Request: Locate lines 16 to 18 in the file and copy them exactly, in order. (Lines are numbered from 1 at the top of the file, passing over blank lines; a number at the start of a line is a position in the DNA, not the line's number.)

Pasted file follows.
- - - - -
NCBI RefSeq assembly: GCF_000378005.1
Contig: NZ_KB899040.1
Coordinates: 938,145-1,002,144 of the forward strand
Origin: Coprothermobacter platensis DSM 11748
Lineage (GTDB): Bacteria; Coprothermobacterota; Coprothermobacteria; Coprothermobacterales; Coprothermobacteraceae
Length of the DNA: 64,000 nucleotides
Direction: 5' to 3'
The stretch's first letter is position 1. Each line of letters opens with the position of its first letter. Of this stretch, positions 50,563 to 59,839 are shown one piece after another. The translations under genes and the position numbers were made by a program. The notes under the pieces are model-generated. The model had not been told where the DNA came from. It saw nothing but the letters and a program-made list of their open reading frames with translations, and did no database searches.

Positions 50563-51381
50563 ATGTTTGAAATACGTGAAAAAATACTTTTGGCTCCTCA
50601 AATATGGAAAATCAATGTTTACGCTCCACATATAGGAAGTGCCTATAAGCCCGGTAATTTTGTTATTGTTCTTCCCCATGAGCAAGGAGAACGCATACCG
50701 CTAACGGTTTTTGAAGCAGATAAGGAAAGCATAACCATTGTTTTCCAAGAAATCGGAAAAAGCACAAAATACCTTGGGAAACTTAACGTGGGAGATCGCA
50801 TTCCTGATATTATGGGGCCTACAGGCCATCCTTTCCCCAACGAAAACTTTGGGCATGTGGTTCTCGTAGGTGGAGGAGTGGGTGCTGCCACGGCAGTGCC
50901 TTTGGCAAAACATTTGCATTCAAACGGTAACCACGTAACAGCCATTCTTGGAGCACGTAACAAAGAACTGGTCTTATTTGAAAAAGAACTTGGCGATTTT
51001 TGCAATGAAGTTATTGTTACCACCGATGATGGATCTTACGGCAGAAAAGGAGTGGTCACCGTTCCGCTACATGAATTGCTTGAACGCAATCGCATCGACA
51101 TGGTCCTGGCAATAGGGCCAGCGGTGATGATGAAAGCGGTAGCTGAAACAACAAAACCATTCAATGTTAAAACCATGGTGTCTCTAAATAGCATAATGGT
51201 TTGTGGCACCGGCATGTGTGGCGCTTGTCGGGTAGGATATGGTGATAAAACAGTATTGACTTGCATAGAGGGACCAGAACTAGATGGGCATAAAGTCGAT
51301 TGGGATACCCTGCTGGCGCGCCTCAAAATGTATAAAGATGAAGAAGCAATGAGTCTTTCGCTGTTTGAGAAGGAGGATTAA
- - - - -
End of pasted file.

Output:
51101 TGGTCCTGGCAATAGGGCCAGCGGTGATGATGAAAGCGGTAGCTGAAACAACAAAACCATTCAATGTTAAAACCATGGTGTCTCTAAATAGCATAATGGT
51201 TTGTGGCACCGGCATGTGTGGCGCTTGTCGGGTAGGATATGGTGATAAAACAGTATTGACTTGCATAGAGGGACCAGAACTAGATGGGCATAAAGTCGAT
51301 TGGGATACCCTGCTGGCGCGCCTCAAAATGTATAAAGATGAAGAAGCAATGAGTCTTTCGCTGTTTGAGAAGGAGGATTAA